Many road accidents are avoidable and are caused by common errors. We take a look at the different contributing factors to road accidents.
The Department for Transport (DfT) has published figures relating to the contributing factors to road accidents in 2017. There were 93,125 reported road accidents in 2017 and the DfT has identified nine key categories to determine why people get involved in accidents.
The most common causes:
- Driver/rider error or reaction (64,189 incidents reported in 2017)
- Behaviour or inexperience (20,282 incidents reported in 2017)
- Injudicious action (18,280 incidents reported in 2017)
- Impairment or distraction (12,973 incidents reported in 2018)
- Pedestrian only (11,326 incidents reported in 2017)
- Road environment contributed (11,314 reported in 2017)
- Vision affected by external factors (8,983 incidents reported in 2017)
- Special code (4,209 incidents reported in 2017)
- Vehicle defects (1,539 incidents reported in 2017)
1) Driver/rider error or reaction
The majority of accidents in 2017 were caused by driver error or misjudgement. There are a number of reasons why a driver may have a slower reaction time or simply make a mistake. The majority of road accidents happen within 25 miles of a person's home. Drivers can become complacent when they're familiar with a particular route and they are not as alert to potential hazards.
70% of accidents in 2017 were caused by drivers failing to signal, overshooting at junctions, or driving too close to other vehicles, cyclists, horse riders and pedestrians. 26% of fatal accidents in 2017 happened because drivers didn't look properly.
2) Driver behaviour or inexperience
Driving aggressively or when in a panic leads to road accidents. Incidents categorised in this way also refer to accidents caused by learner or inexperienced drivers. Over 362 accidents in 2017 were caused by drivers who had little experience of driving on the left side of the road. (This is something to bear in mind if you're abroad and driving on the right-hand side.)
Alarmingly, drivers being careless, reckless or in a hurry was the most common accident in this category, accounting for 17% of fatal accidents in 2017.
3) Injudicious action
Accidents happen when drivers don't follow the rules of the road. When drivers exceed the speed limit or disobey traffic signals and markings, they're far more likely to be involved in a road accident. Exceeding the speed limit contributed to 14% of the fatal road accidents in 2017.
Cyclists entering the road from a pavement is also classed as an injudicious action and accounted for 658 of road accidents in 2017.
4) Impairment or distraction
Accidents classified in this way are caused by the driver being physically or mentally impaired or distracted.
When a driver is impaired by alcohol or drugs (illicit or medicinal), this is a major contributing factor to road accidents. Drivers can also be impaired by physical illness or fatigue which is why it's important to see your GP if you're taking any medication that could cause drowsiness.
It is recommended to have eye tests every two years as poor eyesight is a common cause of road accidents.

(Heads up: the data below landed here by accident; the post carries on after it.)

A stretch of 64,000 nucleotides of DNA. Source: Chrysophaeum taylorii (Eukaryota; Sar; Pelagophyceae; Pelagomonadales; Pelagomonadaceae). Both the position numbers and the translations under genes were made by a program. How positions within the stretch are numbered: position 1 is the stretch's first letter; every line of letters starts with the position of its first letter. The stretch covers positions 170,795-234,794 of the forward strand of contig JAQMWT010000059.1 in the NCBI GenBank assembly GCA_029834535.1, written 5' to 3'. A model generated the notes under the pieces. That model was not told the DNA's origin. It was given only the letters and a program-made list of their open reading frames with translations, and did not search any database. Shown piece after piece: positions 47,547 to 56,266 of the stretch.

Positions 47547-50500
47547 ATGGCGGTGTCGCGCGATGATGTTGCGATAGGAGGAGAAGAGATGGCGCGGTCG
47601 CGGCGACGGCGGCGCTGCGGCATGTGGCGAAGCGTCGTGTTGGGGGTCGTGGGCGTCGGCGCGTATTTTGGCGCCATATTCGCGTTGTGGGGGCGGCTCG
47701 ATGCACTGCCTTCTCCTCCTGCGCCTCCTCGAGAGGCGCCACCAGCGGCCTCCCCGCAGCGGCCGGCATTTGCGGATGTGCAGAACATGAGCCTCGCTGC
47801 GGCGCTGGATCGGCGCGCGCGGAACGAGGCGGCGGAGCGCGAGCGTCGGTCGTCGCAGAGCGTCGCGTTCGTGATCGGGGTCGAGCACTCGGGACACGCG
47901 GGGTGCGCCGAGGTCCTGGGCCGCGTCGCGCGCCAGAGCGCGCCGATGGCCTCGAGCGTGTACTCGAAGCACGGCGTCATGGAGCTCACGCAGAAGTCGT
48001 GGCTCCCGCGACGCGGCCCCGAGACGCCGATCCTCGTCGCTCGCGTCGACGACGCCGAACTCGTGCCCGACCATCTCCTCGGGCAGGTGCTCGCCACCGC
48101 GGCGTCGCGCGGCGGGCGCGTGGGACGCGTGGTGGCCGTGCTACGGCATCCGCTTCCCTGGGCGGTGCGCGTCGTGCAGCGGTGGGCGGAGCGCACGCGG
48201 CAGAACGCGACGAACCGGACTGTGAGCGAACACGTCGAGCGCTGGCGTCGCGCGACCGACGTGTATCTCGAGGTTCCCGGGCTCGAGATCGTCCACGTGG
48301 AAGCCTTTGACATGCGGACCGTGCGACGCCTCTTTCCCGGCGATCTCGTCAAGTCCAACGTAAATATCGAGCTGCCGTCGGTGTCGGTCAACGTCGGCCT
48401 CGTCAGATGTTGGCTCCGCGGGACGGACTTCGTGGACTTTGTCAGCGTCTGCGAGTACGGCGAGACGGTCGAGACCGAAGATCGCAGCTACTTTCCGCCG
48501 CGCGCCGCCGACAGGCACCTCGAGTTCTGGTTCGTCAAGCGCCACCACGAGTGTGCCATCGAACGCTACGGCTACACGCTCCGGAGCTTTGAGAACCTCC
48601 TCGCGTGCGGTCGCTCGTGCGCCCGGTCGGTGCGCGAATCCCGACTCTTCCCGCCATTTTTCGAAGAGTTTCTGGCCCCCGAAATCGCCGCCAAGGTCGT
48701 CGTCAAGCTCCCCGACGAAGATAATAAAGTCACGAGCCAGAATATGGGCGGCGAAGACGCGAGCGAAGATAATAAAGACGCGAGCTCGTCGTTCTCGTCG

Drivers and riders should also be aware that using a mobile phone contributed to 431 reported incidents in 2017 (two of these were fatal).
5) Pedestrian only (casualty or uninjured)
Pedestrians are a contributing factor to road accidents, accounting for 11% of road accidents in 2017. The most common cause of accidents in this category happen when pedestrians failed to look properly. Pedestrians should also be aware that being in a hurry resulted in over 2,658 accidents in 2017 and 1,551 accidents were caused by pedestrians whose behaviour was impaired by alcohol or drugs.
6) Road environment contributed
This category describes accidents caused by conditions outside of the driver's control, such as uneven surfaces or deposits on the road like oil or chippings. It also refers to slippery roads due to the weather.
Drivers are often involved in accidents when they fail to consider the condition of the road while driving. They may underestimate a sharp turn on the road or drive over a hump or chicane too quickly.
Incidents are also classified as 'road environment contributed' if an animal or object on the carriageway causes an accident. If a road sign is covered or the markings aren't clear, this would also be classified in this way.
7) Vision affected by external factors
A driver's vision being impaired by external factors is a common cause of road accidents.
For example, a driver can be blinded by low sunlight or dazzling headlights. Other weather conditions like snow, sleet or fog are also major contributing factors to accidents.
Where the external factor may be the driver's fault is when the vehicle's windscreen is dirty, scratched or frosted, which accounted for 129 road accidents in 2017.
8) Special codes (Other contributing factors)
This category includes incidents caused by a stolen vehicle, a vehicle involved in a crime, an emergency vehicle on a call or a vehicle door opened or closed negligently. 4,209 accidents were caused by these contributing factors in 2017.
9) Vehicle defects
Drivers or riders are involved in accidents when a vehicle is not fit for purpose. Accidents are far more likely to occur when tyres don't meet the minimum tread requirements, or if they're over or under inflated. Vehicles and trailers being overly or poorly loaded was a contributing factor to 119 road accidents in 2017.
A whole manner of vehicle defects can cause the driver to lose control of the vehicle, which causes an accident. Accidents in this category also include incidents relating to an overloaded or poorly loaded vehicle or trailer.
For more information about the contributing factors to road incidents, visit the Department for Transport website for more in-depth statistics.